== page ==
The Australian Bureau of Statistics (ABS) has taken to social media to reassure people they will not be fined if they complete the Census late because they’ve lost their log-in details.
The Census Australia Facebook page has been inundated with people who have not been able to get through to the helpline or by email to request the 12-digit log-in code needed to complete the Census online or to request a paper form, after losing their log-in details.
One worried person said: “I have emailed a few days ago and have the email support number and nothing else and have also turned my house upside down searching for the letter with login.”
Another said they had spent four days emailing and calling but had not received a response.
The anxiety of the Facebook posters was evident as the queries piled up online.
“I’ve been emailing and calling all week with no reply or answer. I have not received my letter and wish for someone to contact me ASAP” and another “Have sent two emails as I have moved and can’t access my old place hence no pin. Would really like to get an email back so I don’t get fined.”
One poster was more blunt: “Census Australia your online idea is not working it won’t let me log in it’s stuck on trying to get the page and left waiting on a blank page that won’t change. We should now fine you $ 180 per day until you fix the problem.”
Other people were determined not to complete the Census online and insisted on a paper form because they feared computer hackers would access their personal data.
“2 weeks Census, 2 bloody weeks no-one has been able to get through on ANY of the numbers on the initial letter with our code that was sent to request the paper form to be sent out.
“So much for requiring accurate information from us if you can’t answer the dam (sic) phones!
And no, I will not be using the online form, this year’s Census is riddled with enough privacy issues, let alone with the issue of online security!”
There were also some sad and sorry Census tales, including one woman having to blow dry her Census form after her dog urinated all over it and a man who claimed he had dropped his form down the toilet.
But the Bureau has remained steadfastly unruffled in the face of all the ‘a dog ate my homework’ excuses.
“You will not be fined for accurately completing and returning your census after census night,” many of its posts said.
“Don’t worry, there is plenty of time to complete the Census and you won’t be fined for being late. We would recommend calling back after August 10 to avoid long wait times. You could also submit a request via our online contact form.”
The online form is open until 24 September. The ABS said people would receive reminder letters and that Census field officers would visit households that hadn’t completed the Census to make sure everyone was counted.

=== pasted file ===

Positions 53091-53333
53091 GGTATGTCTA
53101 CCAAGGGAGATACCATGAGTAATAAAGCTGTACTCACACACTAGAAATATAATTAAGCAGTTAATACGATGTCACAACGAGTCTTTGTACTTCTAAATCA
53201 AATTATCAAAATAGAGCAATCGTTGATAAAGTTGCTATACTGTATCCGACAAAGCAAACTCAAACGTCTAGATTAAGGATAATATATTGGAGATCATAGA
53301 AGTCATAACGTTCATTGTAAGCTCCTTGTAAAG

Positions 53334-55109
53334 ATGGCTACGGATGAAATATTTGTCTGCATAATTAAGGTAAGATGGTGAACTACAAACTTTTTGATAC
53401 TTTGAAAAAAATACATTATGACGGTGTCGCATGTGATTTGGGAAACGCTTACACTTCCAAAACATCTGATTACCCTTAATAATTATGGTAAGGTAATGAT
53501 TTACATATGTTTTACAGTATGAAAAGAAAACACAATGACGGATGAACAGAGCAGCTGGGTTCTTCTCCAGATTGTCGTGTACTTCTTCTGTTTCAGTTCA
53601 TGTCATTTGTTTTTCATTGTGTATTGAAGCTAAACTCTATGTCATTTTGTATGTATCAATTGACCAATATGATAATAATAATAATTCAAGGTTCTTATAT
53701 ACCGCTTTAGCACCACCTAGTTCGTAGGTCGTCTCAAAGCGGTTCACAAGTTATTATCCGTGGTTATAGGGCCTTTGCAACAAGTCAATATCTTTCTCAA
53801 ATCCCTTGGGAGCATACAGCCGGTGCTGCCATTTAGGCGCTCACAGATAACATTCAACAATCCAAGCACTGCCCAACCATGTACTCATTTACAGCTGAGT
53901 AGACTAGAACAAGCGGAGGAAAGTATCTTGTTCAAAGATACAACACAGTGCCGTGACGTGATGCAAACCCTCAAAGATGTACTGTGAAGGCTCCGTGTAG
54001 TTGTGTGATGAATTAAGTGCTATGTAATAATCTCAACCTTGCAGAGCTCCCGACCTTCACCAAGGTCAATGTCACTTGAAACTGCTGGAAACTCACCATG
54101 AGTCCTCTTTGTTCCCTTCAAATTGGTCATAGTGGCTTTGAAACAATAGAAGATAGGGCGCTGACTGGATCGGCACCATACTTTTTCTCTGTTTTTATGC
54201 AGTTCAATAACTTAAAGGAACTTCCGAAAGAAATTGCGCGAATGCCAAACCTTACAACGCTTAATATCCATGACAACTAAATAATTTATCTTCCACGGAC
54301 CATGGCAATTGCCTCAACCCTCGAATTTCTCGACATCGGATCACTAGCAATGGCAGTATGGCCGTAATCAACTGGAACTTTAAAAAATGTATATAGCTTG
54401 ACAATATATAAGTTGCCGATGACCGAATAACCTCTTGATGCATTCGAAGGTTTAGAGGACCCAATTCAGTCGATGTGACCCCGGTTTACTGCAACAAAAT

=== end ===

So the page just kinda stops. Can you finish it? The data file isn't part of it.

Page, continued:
This year’s Census – Australia’s 17th national headcount – has been mired in controversy after the ABS announced that it would keep data for up to four years and potentially cross-match it with other data sets, instead of destroying after processing, as has happened previously,
Some have taken umbrage with the fact that data linkages keys will be kept indefinitely, which could mean some information, e.g. such as birthplace or religion, could be auto-filled when completing the next survey or used to link Census data to medical, criminal and administrative records.
However, ABS Census chief Duncan Young has insisted that linkage keys are not released to a third party, that researchers would not see the keys and that the Bureau would be in charge of the linking.
Young has maintained that linkage keys, the ability to use linkage keys to link data sets and the data sets themselves are three, mutually exclusive steps and that no one person can access more than one of these steps.
The federal Minister responsible for the Census, Michael McCormack has also waded in – after earlier criticisms from the Opposition accusing him of going AWOL – and tried to soothe the public backlash against the survey.
“I think we’re making far too much of this, names and addresses and privacy breaches,” McCormack said.
“Anybody with a supermarket loyalty card, anybody who does tap-and-go, anybody who buys things online, they provide more information indeed probably to what is available to ABS staff.”
But organisations such as the Australian Privacy Foundation have not been mollified by his response and privacy concerns have also led to a handful of senators, led by Nick Xenophon, refusing to put their names on Census forms and risking a fine of up to $180 per day.
Census Australia’s Facebook page justified the Bureau’s requirement for people to add their names saying it resulted in better data quality and helped households record the relevant information for each person.
“Having names on the form also helps the ABS to identify if any people were missed during the Census, or accidently counted twice,” said the online response.
“It can also assist in improving the quality of data we produce on families, especially where complex relationships, like blended families, exist. International studies have demonstrated that an anonymous Census results in poor quality data.”
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